Introducing Advanced Connectivity with Wi-Fi on the go

Imagine a fully functioning and connected office on the go. Access to multiple entertainment and business applications from within your vehicle is now available as the British car manufacturer, Bentley, announced the offering of the first in-car Wi-Fi system.

All Bentley models in 2019 will be presenting drivers and passengers the ability to connect to the Bentley Advanced Connectivity system using a dedicated app on their smart phone. User friendly applications include the ability to access and edit files, hold video conferences, connect to virtual meetings, and benefit from Bentley Skype for Business.

Behind Bentley Advanced Connectivity

An exclusive contract has given Bentley a head-start in Wi-Fi on the go for at least 12 months. Partnering with internationally recognized communication company, Viasat, the manufacturer produced a multi-channel virtual private network (VPN) capable of supporting up to three mobile network operators. Style and comfort are not compromised with the connectivity system placed inside the vehicle’s boot lid, and the router connected to the on-board DC power supply.

Bentley IoT Security

Multiple layers of security and in place as data transferred with Bentley Advanced Connected is reconsolidated for the end user after being divided and transmitted over three mobile networks. One compromised SIM card would therefore not alarm a security breach as it represents only part of the data package. Furthermore, Active Cyber Defense, a system developed to protect users from data theft and ransomware attacks offers additional layers of support and security. On-the go secure connectivity is being made possible through technology and comfort.

What does the future of driving with Wi-Fi look like?

How does IoT enhance one’s driving experience?

Is data security compromised with on-the-go Wi-Fi?

Sources:

https://www.bentleymotors.com/en/world-of-bentley/the-bentley-story/news/2018-news/bentley-introduces-worlds-first-super-fast-in-car-wifi.html

https://www.iottechnews.com/news/2018/nov/05/bentley-launches-car-wi-fi-system-advanced-connectivity-uninterrupted-mobile-network/

 

 

TPP will hurt Hamilton’s steel industry

Canadian NDP politicians are calling out the new TPP trade deal which hit the Hamilton’s steel industry. Steelworkers and pensioners are awaiting the judge’s decision on whether U.S. Steel Canada can server from its parent company and get some pensioner health benefits and local property taxes.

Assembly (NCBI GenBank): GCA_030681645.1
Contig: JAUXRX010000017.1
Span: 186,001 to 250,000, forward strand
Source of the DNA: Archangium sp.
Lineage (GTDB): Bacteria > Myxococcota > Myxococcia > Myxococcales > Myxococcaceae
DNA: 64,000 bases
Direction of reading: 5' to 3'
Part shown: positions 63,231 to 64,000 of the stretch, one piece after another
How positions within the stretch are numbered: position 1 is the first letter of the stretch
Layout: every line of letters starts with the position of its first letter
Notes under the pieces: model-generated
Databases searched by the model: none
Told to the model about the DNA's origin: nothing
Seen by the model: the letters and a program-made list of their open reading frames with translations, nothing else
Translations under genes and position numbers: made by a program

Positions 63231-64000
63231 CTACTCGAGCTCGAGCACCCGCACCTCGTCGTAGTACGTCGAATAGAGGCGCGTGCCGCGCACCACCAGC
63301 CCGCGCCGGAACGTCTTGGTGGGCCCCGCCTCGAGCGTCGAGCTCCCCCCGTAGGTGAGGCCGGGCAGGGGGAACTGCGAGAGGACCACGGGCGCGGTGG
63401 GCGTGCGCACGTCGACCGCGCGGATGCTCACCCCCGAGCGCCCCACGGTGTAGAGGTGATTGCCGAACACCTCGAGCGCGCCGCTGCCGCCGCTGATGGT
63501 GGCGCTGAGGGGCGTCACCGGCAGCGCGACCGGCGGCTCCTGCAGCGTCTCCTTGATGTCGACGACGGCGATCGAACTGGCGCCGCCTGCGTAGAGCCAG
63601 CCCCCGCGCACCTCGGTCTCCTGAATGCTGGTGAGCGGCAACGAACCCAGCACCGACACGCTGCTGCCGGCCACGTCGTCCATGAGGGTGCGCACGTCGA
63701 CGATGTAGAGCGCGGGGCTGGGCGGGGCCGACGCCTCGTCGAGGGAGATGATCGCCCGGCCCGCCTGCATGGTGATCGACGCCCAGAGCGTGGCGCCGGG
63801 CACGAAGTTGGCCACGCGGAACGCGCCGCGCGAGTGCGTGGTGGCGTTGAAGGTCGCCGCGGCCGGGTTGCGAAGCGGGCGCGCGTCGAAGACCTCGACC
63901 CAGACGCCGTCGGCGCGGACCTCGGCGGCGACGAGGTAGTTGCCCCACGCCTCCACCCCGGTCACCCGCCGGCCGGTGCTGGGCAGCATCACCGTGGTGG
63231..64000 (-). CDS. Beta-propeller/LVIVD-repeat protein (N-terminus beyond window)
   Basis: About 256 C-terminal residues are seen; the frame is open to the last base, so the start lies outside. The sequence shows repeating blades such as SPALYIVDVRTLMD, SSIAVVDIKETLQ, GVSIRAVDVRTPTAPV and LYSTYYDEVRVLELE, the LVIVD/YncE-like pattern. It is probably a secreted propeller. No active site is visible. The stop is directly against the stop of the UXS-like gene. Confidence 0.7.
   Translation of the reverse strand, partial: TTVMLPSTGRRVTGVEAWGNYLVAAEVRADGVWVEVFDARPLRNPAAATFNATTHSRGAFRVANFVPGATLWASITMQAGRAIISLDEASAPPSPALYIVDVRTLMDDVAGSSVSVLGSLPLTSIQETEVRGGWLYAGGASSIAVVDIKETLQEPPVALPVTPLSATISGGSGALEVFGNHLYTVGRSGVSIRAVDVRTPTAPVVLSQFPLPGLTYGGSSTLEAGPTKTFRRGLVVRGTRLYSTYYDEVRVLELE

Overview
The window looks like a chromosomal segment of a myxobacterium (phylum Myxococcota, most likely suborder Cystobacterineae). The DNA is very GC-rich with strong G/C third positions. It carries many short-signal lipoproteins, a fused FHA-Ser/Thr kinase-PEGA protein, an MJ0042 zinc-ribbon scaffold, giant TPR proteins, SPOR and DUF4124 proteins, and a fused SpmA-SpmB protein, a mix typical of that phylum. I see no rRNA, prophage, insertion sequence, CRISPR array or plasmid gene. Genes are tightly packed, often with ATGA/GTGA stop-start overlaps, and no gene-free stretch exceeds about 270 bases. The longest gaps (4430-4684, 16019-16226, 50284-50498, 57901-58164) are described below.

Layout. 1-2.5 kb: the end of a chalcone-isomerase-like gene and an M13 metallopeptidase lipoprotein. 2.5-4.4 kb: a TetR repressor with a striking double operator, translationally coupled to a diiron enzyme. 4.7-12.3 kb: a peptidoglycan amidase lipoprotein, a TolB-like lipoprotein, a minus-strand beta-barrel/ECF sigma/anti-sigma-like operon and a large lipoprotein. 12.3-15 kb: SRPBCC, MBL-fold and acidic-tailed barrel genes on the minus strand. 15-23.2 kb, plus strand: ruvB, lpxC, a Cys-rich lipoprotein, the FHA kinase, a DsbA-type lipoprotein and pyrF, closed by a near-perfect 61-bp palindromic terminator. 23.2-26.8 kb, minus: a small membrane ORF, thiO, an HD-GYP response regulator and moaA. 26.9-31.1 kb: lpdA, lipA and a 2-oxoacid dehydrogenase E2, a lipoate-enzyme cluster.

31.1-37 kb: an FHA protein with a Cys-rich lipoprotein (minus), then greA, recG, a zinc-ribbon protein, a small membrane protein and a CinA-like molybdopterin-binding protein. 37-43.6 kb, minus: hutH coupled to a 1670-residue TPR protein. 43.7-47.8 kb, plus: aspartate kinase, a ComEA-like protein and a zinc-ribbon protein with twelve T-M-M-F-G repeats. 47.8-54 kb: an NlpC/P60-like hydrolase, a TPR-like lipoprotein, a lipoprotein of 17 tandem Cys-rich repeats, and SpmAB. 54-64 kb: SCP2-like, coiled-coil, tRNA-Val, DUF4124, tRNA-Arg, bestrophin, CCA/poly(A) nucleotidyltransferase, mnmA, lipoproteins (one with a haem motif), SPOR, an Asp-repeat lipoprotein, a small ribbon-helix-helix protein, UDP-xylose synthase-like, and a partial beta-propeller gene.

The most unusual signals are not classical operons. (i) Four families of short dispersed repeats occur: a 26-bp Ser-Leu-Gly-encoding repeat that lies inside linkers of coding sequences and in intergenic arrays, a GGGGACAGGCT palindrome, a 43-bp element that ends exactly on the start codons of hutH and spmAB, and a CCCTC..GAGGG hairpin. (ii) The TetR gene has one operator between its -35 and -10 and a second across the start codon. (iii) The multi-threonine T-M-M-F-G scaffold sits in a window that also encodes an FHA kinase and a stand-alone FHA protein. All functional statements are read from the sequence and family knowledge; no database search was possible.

http://www.cbc.ca/news/canada/hamilton/news/tpp-will-deliver-another-blow-to-hamilton-s-steel-industry-ndp-says-1.3264626

Andrea Horwath said that Stephen Harper has created more uncertainty about steel production in the city. She adds that he sold out steelworkers by bending auto sector parts of the deal. According to some reports, 6.1% levy on auto imports will be phased out over the next 5 years. Cars would be allowed into Canada without tariffs as long as they have 45 per cent content from the TPP, lower than the 62.5 per cent threshold under the North America Free Trade Agreement.

If elected, he said he would put money in the Automotive Innovation Fund with $250 million over the next 5 years but is set to expire in 2017-18. Under the fund, a company could receive grants that would not have to be repaid if it establishes a new assembly line or research and development which would create jobs.

Stephen Harper said that this deal is very significant for the automobile sector while Horwarth is against Harper saying he is abandoning the sector. Meanwhile Canada awaits on the judge’s decision on the CCAA (Companies Creditor’s Arrangement Act) to cut loose the financial responsibilities of Canadian operation. The steelmaker is also asking to stop paying health benefits to roughly 20,000 pensioners and about $6 million per year in city taxes. So how will Canada tackle this situation?